About the Witness Project

The Witness Project® creates a personal connection between the messenger and the audience in a non-threatening atmosphere. The result is a cancer education intervention that works for African-American women.

The First Ladies of Western New York.
Left: Lady Joyce Badger, Lady Kathy Bowman, Lady Denise Hurst, Dee Johnson on right Lady Narseary Harris, Lady Connie Robinson, Lady Michele Jones and Lady Cassandra Jackson.

The Witness Project® was initiated in 1990 by Deborah O. Erwin, Ph.D., a medical anthropologist at the Arkansas Cancer Research Center, University of Arkansas for Medical Sciences, and Thea Spatz, Ed.D. a certified health education specialist at the University of Arkansas at Little Rock. The daily operations were addressed by two survivors Mrs. Charlie Stayton and Mattye Willis.

It was developed in cooperation with the American Cancer Society (Mid-South Division), Arkansas Department of Health, Delta Health Education Center, and local churches and community groups.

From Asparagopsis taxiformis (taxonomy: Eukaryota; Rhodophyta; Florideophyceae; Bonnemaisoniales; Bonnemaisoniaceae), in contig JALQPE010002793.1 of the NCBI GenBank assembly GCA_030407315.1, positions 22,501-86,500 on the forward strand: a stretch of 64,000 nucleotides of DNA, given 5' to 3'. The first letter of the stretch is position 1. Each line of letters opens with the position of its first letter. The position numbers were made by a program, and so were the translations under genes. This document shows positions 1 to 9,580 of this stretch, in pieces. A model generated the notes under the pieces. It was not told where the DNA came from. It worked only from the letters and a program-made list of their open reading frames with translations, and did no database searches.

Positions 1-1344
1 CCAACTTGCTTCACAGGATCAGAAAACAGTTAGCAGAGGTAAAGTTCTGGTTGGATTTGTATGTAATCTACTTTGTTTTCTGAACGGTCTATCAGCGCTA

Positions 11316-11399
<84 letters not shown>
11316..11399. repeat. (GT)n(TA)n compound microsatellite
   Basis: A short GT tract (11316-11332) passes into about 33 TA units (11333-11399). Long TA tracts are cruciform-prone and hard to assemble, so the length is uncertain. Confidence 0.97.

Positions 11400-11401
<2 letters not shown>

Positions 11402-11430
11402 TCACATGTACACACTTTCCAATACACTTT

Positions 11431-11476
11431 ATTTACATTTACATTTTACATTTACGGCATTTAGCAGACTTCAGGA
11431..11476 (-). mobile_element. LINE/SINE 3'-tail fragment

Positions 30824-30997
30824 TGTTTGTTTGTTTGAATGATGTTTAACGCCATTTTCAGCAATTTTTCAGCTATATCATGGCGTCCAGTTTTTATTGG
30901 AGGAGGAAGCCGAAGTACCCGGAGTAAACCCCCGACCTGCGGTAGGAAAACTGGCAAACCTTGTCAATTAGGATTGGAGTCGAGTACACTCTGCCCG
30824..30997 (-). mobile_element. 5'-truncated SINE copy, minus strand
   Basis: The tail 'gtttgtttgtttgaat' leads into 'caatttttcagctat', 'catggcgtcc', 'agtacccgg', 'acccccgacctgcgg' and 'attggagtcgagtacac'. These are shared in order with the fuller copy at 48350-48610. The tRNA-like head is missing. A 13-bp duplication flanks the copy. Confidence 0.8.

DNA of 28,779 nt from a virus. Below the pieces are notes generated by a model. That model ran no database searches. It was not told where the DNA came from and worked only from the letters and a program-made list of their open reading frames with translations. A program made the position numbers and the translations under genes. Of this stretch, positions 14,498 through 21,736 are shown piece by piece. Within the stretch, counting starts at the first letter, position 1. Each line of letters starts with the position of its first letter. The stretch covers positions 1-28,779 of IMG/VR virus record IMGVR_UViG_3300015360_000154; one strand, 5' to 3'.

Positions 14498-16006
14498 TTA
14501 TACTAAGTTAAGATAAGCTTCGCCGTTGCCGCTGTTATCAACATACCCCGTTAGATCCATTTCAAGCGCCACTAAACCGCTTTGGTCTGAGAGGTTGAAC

The Witness Project® was the first program to focus on socioeconomically disadvantaged women through African American churches. Drs. Spatz and Erwin used anthropological fieldwork, individual interviews, and focus groups to assess the population’s needs and to develop and quantify the intervention study. The intervention follows the 4MAT System which presents educational material sequentially to address four distinct learning styles and brain hemispheric preferences. Story-telling and experiential learning techniques are used in the intervention, rather than a traditional didactic presentation.

The Witness Project® creates a personal connection between the messenger and the audience in a non-threatening atmosphere. The result is a cancer education intervention that works for African-American women.